Spammers continue to target CCM in an attempt to deceive users into giving up their CCM credentials so that they can take control and send thousands of messages out of a compromised email account.  Most of these deceptive emails promise an account upgrade with new features, or a rise in a disk space quota that we don’t even use.

Please be vigilant when you see something like this.  Information Systems will never send messages asking you to supply your username and password in order to perform any tasks regarding your CCM email account.  Any messages you receive like that should be regarded as a SPAM/Phishing attempt and should be deleted immediately.



Here is what happens, once a spammer deceives someone into giving up their CCM credentials:

The spammer logs into the e-mail account through our web based e-mail system with the compromised credentials.

They then create a rule to delete all new messages that arrive in your inbox.  The reason for this is when they start sending out messages from the account, many un-deliverable messages will start coming back.  If the user doesn’t see these messages, they don’t know their account has been compromised.

The spammer then starts to send out messages in bulk, sometimes numbering in the thousands.

CCM’s e-mail server then either gets “blacklisted” or gets a Sender Reputation rating of poor.  Once other e-mail systems see our server is blacklisted or has a poor rating, they then stop accepting all mail from CCM, legitimate or not.  We then have to go through the process of getting de-listed from the blacklists, which is not easy in some cases, and one blacklist actually charges money to get de-listed, for the second request in 30 days.  As far as receiving a poor reputation, our reputation only improves after 3 days of non-spam activity.  We cannot request our reputation to be changed.  You may have received some delivery delayed or un-deliverable messages from some e-mails you sent out recently, this situation is why that is happening.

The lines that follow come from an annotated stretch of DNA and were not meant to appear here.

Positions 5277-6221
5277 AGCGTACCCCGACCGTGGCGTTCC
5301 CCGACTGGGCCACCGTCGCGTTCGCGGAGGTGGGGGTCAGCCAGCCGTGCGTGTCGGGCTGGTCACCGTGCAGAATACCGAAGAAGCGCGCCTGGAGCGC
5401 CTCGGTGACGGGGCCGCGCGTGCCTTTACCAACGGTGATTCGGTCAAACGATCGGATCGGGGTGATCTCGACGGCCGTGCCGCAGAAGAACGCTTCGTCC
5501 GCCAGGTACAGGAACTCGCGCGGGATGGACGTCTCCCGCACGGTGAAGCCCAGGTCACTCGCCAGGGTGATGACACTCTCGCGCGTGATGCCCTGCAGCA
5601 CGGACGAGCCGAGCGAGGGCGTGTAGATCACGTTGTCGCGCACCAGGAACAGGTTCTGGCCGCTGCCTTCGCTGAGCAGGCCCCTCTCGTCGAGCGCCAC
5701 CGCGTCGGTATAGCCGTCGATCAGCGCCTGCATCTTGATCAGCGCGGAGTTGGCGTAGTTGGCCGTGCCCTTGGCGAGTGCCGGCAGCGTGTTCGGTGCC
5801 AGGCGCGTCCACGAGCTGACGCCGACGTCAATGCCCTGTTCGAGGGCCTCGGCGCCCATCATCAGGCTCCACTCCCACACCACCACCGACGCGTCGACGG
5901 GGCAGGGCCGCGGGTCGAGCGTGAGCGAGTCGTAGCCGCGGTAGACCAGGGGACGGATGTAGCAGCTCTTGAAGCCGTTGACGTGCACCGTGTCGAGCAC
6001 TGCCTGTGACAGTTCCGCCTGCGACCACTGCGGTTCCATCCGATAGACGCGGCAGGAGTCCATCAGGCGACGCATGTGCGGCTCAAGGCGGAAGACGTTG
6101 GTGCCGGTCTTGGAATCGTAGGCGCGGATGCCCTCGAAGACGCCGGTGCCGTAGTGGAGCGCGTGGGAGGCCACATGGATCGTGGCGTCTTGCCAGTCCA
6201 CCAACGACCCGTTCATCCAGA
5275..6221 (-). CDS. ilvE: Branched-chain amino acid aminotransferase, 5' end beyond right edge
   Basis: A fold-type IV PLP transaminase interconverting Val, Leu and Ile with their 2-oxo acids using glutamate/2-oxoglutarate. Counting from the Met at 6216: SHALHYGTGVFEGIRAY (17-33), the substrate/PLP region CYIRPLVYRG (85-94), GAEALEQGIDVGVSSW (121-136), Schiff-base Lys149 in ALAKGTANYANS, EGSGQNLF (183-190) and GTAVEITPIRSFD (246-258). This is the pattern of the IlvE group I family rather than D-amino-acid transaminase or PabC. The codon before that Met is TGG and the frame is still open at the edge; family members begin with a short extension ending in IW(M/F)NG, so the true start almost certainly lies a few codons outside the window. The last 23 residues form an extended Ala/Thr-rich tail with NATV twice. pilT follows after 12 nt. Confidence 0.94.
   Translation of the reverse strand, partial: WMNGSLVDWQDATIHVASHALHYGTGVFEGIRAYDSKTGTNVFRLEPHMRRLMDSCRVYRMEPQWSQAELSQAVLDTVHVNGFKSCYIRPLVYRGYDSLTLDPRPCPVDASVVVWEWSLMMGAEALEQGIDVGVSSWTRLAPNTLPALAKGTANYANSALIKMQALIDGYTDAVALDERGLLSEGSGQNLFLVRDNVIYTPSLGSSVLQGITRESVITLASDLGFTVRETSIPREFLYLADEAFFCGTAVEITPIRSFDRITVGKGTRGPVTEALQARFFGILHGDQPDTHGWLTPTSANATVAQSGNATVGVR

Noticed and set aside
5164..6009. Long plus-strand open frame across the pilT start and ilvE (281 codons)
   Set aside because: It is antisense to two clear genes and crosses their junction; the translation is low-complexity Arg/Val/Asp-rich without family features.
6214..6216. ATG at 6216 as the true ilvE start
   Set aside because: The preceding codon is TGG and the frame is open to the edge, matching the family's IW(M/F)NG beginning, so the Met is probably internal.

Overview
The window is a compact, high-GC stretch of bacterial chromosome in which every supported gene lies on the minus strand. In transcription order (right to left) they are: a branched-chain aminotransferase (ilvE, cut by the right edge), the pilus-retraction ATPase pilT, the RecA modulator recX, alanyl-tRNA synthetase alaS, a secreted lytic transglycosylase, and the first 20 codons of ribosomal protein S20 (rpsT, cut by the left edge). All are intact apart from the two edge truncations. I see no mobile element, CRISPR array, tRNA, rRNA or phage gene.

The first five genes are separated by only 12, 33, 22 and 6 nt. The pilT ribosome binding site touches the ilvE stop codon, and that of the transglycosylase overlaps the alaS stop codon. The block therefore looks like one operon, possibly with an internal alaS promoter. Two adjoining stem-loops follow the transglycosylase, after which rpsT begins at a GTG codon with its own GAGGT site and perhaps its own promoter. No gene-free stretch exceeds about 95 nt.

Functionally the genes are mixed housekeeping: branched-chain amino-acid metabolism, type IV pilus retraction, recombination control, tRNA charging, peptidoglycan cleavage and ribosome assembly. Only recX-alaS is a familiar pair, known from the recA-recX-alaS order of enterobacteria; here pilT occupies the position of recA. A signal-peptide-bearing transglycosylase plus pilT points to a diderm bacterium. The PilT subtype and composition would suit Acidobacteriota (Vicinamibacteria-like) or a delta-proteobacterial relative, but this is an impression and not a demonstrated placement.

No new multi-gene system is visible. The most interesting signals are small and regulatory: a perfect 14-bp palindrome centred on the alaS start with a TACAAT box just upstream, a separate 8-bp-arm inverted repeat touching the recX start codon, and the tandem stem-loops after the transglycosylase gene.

We have had 5 accounts compromised in the past week that we know about, there may be more.  The spammer waits a day or two to access another compromised account after we go through the process of stopping the last one and getting de-listed.  We are doing everything we can to mitigate these incidents, but there is no stopping them once they deceive someone into getting their credentials.  We can only clean up the mess.



  1. Be EXTREMELY wary of links within e-mail messages, even if it is from someone you know.  If you are not sure, Contact the Solution Center if you believe a message might be a phishing attempt.  It can possibly help us stop them.


  1. If you think you may have been deceived into giving up your CCM credentials, change your password immediately.  You can do this on campus by hitting Ctrl-Alt-Del at your computer and selecting the Change Password option.  From off-campus, log into your e-mail account through our Faculty and Staff Email System, hit the gear icon in the upper right hand corner, and then navigate to the My Account page and click the “Change your password” link on that page.  Remember, passwords now have a minimum length of 15 characters – an easy for you to remember sentence or phrase is strongly suggested.